Wednesday, March 18, 2009

The Distinctive Sound

Of the many problems composers have to deal with when it comes to their creative endeavors, one of the more interesting issues is whether or not they have a "distinctive sound" in their compositions. Is this "distinctiveness" achieved through the style or genre that a composer chooses? Or maybe, it could be some kind of innate sound that happens completely by accident through the composer's rhythmic and harmonic habits that he or she has worked with for years, sub-consciously?

The Finnish composer Einojuhani Rautavaara once stated that the composer finds his materials rather than creates them. It's as if the composition existed in another place before the composer brings it out on paper. The distinctive sound has already been pre-determined in some way. Whereas the American composer John Adams has often said that when he is in the middle of composing something, there are occasions when he sees himself about write certain material that he may have used more or less in a previous work of his own. He then makes a conscious decision on whether he should come up with something else, or just go with it. Therefore, the distinctive sound can be determined by the circumstances at the time of composition.

There is a great deal of merit with either of these theories. Both Rautavaara and Adams are geniuses in their own right. But this issue also makes me think of another of one my favorite artists: The british composer, Arnold Bax.

Although Bax was a successful composer in his lifetime, the last few years for him were somewhat of a burden. All his life, Bax wrote roughly in the same kind of style. Light attitude, yet with a passion and lyricism merged with a sense of British charm and Irish tinge. Up until his death in 1953, when serial music was at it's most destructive, Bax was often chastised for his somewhat lighter color, which for many listeners, didn't seem very relevant during the mid 20th century, a time when various wars had caused the most damage at that point.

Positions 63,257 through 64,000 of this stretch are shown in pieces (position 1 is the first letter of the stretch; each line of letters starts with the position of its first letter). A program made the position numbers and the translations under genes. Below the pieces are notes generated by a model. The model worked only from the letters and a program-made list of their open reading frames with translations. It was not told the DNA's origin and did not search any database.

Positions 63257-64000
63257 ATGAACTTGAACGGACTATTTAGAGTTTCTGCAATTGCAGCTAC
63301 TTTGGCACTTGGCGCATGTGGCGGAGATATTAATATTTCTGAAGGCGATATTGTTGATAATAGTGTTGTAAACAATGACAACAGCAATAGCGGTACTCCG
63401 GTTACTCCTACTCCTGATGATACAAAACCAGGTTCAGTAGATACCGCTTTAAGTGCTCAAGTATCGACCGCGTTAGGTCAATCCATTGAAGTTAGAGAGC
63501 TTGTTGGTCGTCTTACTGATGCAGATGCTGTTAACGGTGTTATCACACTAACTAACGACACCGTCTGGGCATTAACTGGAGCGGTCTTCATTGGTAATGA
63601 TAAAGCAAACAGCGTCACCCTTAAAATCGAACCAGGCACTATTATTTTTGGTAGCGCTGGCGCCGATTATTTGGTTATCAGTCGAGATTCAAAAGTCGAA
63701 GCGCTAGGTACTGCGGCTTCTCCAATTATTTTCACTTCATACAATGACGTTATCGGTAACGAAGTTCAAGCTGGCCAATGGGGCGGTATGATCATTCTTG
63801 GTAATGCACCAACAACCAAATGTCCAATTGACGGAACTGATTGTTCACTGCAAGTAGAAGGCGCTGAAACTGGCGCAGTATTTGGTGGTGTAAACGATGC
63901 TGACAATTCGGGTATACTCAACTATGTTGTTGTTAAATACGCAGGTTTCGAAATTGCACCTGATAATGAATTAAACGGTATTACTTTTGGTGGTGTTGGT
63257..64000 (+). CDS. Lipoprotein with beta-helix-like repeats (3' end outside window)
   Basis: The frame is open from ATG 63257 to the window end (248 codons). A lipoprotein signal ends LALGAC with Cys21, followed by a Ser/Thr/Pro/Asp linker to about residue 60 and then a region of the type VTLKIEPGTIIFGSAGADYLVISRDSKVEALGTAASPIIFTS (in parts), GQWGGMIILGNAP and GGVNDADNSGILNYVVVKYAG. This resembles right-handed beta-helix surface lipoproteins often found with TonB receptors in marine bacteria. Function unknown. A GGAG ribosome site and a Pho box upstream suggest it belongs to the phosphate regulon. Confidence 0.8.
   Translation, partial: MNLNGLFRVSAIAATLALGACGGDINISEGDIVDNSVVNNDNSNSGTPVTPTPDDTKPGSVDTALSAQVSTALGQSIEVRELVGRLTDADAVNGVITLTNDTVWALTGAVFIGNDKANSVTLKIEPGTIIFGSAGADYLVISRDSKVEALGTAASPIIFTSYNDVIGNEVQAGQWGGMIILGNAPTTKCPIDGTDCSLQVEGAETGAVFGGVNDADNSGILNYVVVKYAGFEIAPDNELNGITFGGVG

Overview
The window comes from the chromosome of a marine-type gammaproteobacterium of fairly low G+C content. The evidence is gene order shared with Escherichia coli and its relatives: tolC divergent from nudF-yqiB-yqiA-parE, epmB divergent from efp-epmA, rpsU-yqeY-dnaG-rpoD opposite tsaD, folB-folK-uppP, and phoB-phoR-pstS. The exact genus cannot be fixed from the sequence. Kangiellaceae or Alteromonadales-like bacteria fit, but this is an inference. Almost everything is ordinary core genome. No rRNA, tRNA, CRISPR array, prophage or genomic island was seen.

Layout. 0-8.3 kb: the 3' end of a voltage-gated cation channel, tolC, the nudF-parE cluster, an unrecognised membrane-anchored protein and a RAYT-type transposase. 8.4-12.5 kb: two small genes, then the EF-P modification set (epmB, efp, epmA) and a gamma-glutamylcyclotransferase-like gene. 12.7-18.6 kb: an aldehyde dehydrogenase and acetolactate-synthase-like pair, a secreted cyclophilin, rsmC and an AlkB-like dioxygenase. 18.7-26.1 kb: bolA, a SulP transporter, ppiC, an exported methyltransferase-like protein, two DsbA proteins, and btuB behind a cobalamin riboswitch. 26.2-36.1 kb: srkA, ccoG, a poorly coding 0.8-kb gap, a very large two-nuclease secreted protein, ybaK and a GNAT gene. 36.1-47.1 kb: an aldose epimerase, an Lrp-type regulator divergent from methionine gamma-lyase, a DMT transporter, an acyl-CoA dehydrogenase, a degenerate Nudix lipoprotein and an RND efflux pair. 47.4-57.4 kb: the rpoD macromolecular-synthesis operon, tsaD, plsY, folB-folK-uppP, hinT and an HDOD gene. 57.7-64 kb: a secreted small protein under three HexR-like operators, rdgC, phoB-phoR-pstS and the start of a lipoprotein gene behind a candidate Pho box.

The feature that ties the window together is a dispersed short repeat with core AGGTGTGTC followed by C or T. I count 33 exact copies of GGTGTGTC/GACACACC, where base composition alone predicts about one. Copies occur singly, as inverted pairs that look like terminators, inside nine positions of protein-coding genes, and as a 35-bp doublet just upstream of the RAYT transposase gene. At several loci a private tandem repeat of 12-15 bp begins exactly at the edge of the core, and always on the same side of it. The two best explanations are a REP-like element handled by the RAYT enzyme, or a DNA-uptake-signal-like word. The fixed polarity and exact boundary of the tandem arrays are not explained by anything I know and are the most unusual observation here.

For me, one of the great elements in the music of Bax is his use of subtly. He seems to whisper his emotions through music rather than blow it up in ones face. Most other composers at the time prefered to vent their fustrations musically in a loud and blunt manner with a dissonance that accentuated their rage. But Bax was fully aware of the emotions of hardship in survival. So he makes a vague yet important statement in his works so that the listener can feel his emotional state in a gradual way rather than with the “in your face” attitude.

One should note that Bax himself lived through the horrors of war like everyone else. In particular, the uprising in Ireland and the two World Wars where he lost many close friends. If you were to listen to certain pieces he wrote like The Garden of Fand, Tintagel and most of the 7 Symphonies, one cannot deny that Arnold Bax has a desperate need to metaphorically smile amidst numerous tragedies he lived through during this time. He certainly has a distinctive voice in the works he created, whether they be guided by tradition or the obscure world he lived through, or maybe a combination of the two. In short, you know him when you hear him.

The issue of the distinctive sound will continue to be debated among composers time and time and again. But it is clear to me that the choice of style is merely one of many tools within the mix of an even bigger picture.


1 comment:

  1. Nicely-stated. Bax's style displays a predominant subtlety, even in the most vehement moments. Yet the restraint in the music never feels stilted or emotionally ungenerous, like so many British-isle composers. Call it the "stuck in the arse" stiff-upper-lip school of Sullivan, Steendale Bennett, even Britten and Vaughan Williams.. This is absent in the passionate and yet contemplative Bax (and Elgar).